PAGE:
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Macbeth - Attitude Changes

In the tragic drama Macbeth, written by William Shakespeare in 1606 during the English

Renaissance, the hero, Macbeth, constantly declines in his level of morality until his death

at the end of the play. Because of his change of character from good to evil, Macbeth's

attitude towards other characters, specifically Duncan, Banquo, Lady Macbeth, and the

witches, is significantly affected. The first of the four characters is Duncan. Since Macbeth

interacts with Duncan only a minimal amount before Duncan's death, Macbeth's attitude

towards him changes very rapidly. Before Macbeth hears the witches' first prophecy, he is

very close to Duncan, and would never even think of doing something against him. When

the thought of murdering Duncan crosses his mind immediately after he finds that he has

just been named Thane of Cawdor, he cannot believe he "yield[s] to that suggestion /

Whose horrid image doth unfix my hair / And make my seated heart knock at my ribs" (I,

iii, 133-35). In scene 5 of act 1, however, his "vaulting ambition" is starting to take over,

but partly because of his wife's persuasion. He agrees that they must "catch the nearest

way" (17), and kill Duncan that night. On the other hand, as the time for murder comes

nearer, he begins giving himself reasons not to murder Duncan:

First, as I am his kinsman and his subject,

Strong both against the deed; then, as his host,

Who should against his murderer shut the door,

Not bear the knife myself.

(I, vii, 13-16)

When Lady Macbeth enters, though, she uses her cunning rhetoric and persuasion

techniques to convince Macbeth that this is, beyond the shadow of a doubt, the right thing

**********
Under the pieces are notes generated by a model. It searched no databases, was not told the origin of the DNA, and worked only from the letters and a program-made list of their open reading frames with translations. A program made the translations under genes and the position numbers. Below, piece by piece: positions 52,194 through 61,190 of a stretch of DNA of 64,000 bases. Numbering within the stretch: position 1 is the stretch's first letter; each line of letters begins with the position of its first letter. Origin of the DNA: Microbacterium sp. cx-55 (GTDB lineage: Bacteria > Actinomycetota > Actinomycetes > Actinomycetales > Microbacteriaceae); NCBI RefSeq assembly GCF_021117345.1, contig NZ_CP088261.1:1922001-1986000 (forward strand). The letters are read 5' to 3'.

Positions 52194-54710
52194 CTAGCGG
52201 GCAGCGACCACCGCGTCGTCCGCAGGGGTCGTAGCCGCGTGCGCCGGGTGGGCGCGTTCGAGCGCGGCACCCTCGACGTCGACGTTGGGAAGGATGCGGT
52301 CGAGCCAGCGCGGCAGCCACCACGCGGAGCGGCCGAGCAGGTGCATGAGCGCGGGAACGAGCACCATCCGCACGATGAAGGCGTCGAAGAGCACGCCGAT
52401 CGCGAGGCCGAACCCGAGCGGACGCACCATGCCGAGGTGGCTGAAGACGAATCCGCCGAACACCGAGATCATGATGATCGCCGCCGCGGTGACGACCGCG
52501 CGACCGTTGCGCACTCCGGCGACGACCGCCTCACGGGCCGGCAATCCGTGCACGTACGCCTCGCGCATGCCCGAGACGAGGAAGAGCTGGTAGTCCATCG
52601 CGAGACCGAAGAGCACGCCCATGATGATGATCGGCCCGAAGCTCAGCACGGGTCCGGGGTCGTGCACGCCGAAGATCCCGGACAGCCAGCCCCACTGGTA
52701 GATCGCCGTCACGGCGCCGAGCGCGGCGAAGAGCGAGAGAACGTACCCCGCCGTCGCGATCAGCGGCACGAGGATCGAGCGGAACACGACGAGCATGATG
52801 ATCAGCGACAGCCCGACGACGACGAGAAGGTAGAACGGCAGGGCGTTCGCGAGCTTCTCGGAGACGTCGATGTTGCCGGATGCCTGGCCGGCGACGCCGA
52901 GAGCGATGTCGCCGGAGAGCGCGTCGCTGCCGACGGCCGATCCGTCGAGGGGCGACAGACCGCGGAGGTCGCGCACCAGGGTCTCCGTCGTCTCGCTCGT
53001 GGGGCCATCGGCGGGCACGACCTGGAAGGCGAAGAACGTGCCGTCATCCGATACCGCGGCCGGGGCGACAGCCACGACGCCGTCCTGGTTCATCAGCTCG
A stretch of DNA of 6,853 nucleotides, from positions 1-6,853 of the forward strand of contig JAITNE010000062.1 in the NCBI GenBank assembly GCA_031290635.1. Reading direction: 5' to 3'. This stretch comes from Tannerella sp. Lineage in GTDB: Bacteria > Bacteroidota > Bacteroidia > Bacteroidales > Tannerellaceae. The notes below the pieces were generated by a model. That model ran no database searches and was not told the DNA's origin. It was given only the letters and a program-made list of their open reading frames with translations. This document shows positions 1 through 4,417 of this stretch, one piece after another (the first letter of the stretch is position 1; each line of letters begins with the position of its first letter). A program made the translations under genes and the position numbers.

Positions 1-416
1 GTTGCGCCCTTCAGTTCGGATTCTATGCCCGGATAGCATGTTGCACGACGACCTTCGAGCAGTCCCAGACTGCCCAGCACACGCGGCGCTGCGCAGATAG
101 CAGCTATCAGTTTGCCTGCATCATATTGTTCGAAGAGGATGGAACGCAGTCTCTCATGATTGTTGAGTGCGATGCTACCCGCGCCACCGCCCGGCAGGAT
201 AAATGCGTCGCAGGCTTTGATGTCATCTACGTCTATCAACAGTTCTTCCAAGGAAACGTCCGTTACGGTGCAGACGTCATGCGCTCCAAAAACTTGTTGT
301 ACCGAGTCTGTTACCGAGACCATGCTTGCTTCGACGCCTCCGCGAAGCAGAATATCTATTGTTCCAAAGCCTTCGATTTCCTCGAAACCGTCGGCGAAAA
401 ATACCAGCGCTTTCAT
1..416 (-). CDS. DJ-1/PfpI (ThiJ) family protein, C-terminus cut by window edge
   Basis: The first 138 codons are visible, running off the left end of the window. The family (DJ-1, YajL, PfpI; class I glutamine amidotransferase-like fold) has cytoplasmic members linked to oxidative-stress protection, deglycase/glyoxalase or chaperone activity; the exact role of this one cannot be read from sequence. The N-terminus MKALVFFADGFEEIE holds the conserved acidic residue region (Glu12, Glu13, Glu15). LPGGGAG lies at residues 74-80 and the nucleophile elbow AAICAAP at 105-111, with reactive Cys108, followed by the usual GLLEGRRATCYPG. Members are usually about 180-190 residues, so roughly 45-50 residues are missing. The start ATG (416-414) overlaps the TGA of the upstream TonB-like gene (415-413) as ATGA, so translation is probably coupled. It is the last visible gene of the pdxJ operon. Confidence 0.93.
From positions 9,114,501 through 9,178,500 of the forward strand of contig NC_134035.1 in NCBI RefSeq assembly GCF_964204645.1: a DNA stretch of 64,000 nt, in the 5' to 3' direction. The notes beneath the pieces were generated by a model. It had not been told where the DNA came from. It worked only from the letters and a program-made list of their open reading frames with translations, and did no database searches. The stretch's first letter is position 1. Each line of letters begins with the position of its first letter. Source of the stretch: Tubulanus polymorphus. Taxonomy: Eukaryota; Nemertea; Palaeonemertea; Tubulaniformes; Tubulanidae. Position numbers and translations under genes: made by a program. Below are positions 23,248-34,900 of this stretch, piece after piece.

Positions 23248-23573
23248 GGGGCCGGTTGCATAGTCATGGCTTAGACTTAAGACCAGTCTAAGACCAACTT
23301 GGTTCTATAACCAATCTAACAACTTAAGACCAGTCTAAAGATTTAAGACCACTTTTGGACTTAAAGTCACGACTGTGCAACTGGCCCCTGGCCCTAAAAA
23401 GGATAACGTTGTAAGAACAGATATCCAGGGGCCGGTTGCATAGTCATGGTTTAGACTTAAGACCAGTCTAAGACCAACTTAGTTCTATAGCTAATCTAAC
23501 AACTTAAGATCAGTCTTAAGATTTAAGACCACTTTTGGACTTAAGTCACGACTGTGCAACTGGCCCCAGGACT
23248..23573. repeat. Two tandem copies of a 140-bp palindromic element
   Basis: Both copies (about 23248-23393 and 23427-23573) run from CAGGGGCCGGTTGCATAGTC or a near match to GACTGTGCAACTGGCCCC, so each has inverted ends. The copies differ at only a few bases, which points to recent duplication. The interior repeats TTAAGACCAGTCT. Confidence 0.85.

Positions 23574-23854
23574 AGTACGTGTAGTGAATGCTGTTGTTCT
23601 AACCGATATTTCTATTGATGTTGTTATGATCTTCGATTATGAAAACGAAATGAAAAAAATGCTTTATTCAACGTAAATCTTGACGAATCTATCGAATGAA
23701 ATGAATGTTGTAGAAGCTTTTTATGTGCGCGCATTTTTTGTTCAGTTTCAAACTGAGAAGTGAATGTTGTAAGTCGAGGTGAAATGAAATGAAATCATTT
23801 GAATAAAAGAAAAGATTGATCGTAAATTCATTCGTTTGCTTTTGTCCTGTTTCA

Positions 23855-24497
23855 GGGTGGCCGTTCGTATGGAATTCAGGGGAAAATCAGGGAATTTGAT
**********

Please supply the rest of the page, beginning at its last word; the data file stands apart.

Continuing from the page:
to do. He then tells her that "I am settled." (79). He is firmly seated in his beliefs that

killing Duncan is the right thing to do-until he performs the murder. He is so horrified by

this act that for a moment he forgets where he is or who he is with. We learn from this

murder that Macbeth truly had faith in the king and was very loyal, but under the forces of

his wife's persuasion and his own vaulting ambition, he is put in the evil frame of mind for

just long enough to kill Duncan. This murder does permanently alter him from his moral

state of mind, however, and he soon does not feel much remorse for murdering Duncan.

The Second of the four characters towards whom Macbeth's attitude changes is Banquo.

Before he murders Duncan, Macbeth is a very close friend to Banquo, and they are almost

always together. After the murder, however, Macbeth senses suspicion on Banquo's part.

He realizes that Banquo's "wisdom that doth guide his valour / To act in safety" (52-53)

will cause Banquo to want to turn Macbeth in for his crime. Macbeth knows he must also

get rid of Banquo since, according to the prophecy, the throne will pass to Banquo's sons.

Macbeth starts showing his extreme hatred towards Banquo while he is convincing the two

murderers that killing him is right:

Macbeth: Both of you Know Banquo was your enemy.

Murderers: True, my lord.

Macbeth: So is he mine; and in such bloody distance that every minute of his

being thrusts against my near'st of life;

(III, i, 114b-118)

Finally, Macbeth actually shows signs of relief when the murderer calls him to the door

during his banquet and tells him of Banquo's death:

Macbeth: There's blood upon thy face.

Murderer: 'Tis Banquo's then.

Macbeth: 'Tis better thee without than he within.

(III, iv, 12-14)

Macbeth's last statement, "Tis . . . within", means that Banquo's blood is better on the

murderer than in Banquo, showing that Macbeth is, in truth, happy that Banquo has been

killed. The killing of Banquo by Macbeth shows extreme selfishness; he cannot bear to see

even his best friend's sons succeed him on the throne. However, a more important reason

that Macbeth kills Banquo is because of Banquo's suspicion of him, and what Banquo will

do to him once he finds out for sure that Macbeth has committed the murder of Duncan.

One can see that Macbeth becomes extremely harsh if he wants his way. He will go to

horrid extremes just so that he does not have to live his kingship in fear, but instead "to be

safely thus." (III, i, 49)

Lady Macbeth, the third character, interacts with Macbeth a considerable amount, and




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